TRAINING A CHILD TO HEAR YOU

It is important to teach a child’s brain to learn how to engage, not just to listen. If he is watching TV and you shout out from the other room to do something, chances are his ears heard you, but his mind didn’t. Especially when they are younger, this requires intentional effort on your part, but you will reap the fruit for years to come. Stop what YOU are doing, go to them, get down on their level, hold out your hands, and tell him to put his hands in yours. You aren’t controlling him, forcing, or using anger to make him obey. If it takes 5 minutes for him to put his hands in your hands, that is okay. He is learning. Once his hands are in your hands (and you don’t hold on to control – he has free will), tell him to look at your eyes and then state what you need/want. When you start this, it can feel like you are spending so much time just getting his attention to say one sentence, but really you are sowing into teaching him about self-control, respect, honor, and engagement. If at any time he pulls his hands away or stops looking at you, cease talking and be silent until he returns his eyes to you, then instruct he puts his hands back, and the moment he does begin speaking again. It is okay if this takes time and practice. The other thing is that when kids are required to respond with a “Yes, Mom/Dad,” they are much more engaged in completing the instruction than when they do not respond. I worked really hard on this when they were younger, but it soon became the norm.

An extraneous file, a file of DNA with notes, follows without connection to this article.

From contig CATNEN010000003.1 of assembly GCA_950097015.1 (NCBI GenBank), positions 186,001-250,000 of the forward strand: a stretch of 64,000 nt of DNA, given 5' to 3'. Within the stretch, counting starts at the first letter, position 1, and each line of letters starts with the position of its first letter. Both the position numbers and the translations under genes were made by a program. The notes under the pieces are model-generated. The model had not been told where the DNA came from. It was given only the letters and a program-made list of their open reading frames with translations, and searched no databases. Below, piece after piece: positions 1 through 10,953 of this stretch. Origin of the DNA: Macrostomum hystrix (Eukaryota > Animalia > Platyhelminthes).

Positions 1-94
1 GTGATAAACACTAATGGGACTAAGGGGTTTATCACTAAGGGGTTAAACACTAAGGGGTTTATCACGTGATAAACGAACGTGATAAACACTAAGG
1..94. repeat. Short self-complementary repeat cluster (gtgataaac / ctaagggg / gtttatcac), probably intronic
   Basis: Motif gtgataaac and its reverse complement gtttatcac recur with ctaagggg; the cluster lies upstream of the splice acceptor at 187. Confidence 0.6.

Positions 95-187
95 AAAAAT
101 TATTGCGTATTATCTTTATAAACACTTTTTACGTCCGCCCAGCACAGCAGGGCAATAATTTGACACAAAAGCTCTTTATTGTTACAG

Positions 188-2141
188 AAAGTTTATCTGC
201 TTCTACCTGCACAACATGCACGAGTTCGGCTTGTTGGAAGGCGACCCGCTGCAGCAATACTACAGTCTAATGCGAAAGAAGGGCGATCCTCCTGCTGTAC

DON’T/DO